As the testifier-in-chief for the Federal Reserve Bank, Chairman Ben Bernanke, appears before a lot of congressional committees. These meetings amount to a lot of political posturing by congressmen making political speeches in the guise of questioning the “witnesses” that appear before them. Occasionally, to keep up appearances, a real question breaks out of the fog. The “witness” must then answer.
Professor Ben has become a master at this process. In response to the occasional question he responds with a pre-programmed bit of Fisherian nonsense about maintaining “price stability” and “full employment”—the dual mission of the Fed. The congressmen nod their heads, as if it makes sense, and proceed.
In all fairness, occasionally a congressman asks a question that deserves an answer. I have heard one or maybe two congressmen ask the important question about what the Fed plans to do with its bloated balance sheet once the economy starts to recover.
In response, Chairman responds, with a straight face, that they will take action to “sanitize” the balance sheet at the appropriate time and that it will have no deleterious effect on the economy.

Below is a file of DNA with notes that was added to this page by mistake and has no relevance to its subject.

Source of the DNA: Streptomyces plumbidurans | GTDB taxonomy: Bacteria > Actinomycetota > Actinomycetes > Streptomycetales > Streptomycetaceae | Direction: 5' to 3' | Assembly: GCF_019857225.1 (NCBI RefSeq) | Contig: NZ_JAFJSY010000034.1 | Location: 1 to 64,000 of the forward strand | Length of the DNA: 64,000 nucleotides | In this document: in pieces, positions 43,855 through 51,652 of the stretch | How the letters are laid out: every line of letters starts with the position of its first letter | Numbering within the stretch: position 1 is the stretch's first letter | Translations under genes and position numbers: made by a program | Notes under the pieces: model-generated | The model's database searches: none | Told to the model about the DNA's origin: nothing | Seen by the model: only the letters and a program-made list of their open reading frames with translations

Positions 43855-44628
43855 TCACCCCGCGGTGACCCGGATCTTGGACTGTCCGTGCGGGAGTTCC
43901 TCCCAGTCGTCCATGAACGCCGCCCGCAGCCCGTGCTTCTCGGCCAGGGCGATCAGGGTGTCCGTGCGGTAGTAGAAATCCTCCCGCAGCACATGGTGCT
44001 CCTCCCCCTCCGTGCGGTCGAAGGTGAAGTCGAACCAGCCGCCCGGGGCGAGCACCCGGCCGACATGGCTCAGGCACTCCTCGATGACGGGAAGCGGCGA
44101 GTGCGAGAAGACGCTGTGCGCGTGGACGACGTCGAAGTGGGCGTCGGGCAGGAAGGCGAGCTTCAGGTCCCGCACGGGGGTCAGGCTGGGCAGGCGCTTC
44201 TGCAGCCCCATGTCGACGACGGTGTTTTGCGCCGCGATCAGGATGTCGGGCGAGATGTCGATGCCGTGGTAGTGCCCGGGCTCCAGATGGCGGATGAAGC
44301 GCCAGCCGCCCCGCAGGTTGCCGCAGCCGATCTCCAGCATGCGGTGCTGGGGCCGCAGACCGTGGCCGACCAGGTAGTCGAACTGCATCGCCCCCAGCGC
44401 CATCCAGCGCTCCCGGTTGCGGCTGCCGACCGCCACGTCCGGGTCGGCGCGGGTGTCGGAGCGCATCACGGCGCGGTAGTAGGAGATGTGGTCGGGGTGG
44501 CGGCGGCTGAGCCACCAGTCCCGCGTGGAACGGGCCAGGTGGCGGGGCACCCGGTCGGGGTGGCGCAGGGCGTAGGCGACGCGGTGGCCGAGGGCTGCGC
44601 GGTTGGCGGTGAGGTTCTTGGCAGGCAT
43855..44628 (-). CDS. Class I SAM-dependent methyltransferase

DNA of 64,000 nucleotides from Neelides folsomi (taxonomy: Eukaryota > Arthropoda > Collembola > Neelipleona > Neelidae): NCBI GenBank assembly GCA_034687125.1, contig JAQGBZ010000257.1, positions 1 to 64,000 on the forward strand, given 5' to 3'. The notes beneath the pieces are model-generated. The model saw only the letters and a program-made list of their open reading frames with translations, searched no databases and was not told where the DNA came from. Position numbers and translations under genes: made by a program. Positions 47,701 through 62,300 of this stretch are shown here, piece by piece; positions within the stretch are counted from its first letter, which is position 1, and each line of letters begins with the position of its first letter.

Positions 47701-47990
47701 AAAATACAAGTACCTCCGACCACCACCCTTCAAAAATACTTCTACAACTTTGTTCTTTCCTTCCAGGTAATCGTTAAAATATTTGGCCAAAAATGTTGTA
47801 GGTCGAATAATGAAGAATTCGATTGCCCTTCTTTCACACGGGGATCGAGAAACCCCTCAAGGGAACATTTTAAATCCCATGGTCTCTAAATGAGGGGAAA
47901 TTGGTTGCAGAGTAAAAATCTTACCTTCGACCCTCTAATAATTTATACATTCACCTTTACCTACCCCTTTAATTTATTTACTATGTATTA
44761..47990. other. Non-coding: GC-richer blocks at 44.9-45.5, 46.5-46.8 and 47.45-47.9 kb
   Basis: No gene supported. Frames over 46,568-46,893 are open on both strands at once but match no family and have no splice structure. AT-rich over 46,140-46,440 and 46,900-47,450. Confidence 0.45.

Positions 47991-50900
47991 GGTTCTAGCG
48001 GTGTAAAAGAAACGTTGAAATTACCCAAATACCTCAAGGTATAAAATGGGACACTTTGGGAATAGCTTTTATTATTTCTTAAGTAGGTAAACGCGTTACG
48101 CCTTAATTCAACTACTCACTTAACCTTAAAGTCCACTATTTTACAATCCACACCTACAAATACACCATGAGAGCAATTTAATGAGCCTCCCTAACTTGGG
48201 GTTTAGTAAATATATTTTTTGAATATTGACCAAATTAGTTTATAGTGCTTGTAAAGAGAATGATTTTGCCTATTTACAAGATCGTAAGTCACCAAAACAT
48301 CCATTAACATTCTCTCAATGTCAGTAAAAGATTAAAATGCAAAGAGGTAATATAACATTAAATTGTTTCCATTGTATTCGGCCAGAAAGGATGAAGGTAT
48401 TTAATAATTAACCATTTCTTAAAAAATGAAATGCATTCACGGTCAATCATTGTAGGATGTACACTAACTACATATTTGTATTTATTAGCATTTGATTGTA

I find this claim interesting, coming from the same man who says he did not anticipate the severity of the current down-turn. I guess that he means they can predict an up-turn in the economy with a level of precision that entirely escapes them when predicting declines.
All of this begs the question: How the hell will you do it?
The chart below shows a profile of the assets of the Federal Reserve Banks from 2002 to March 2009. You can see how, in early 2008, Ben Bernanke and his partner Tim Geithner, turned the Fed into their monetary playground—all in the name of preventing a financial crisis.
(Don’t worry if you cannot read the detail. You will still get a sense for the magnitude of the change.)
As one who thinks they should not mess with the money supply at all, I will leave determining their relative success to others for now. I only have one question for the two financial wizards:
Do you really think you can dismantle this mess without having a significant detrimental effect on the market?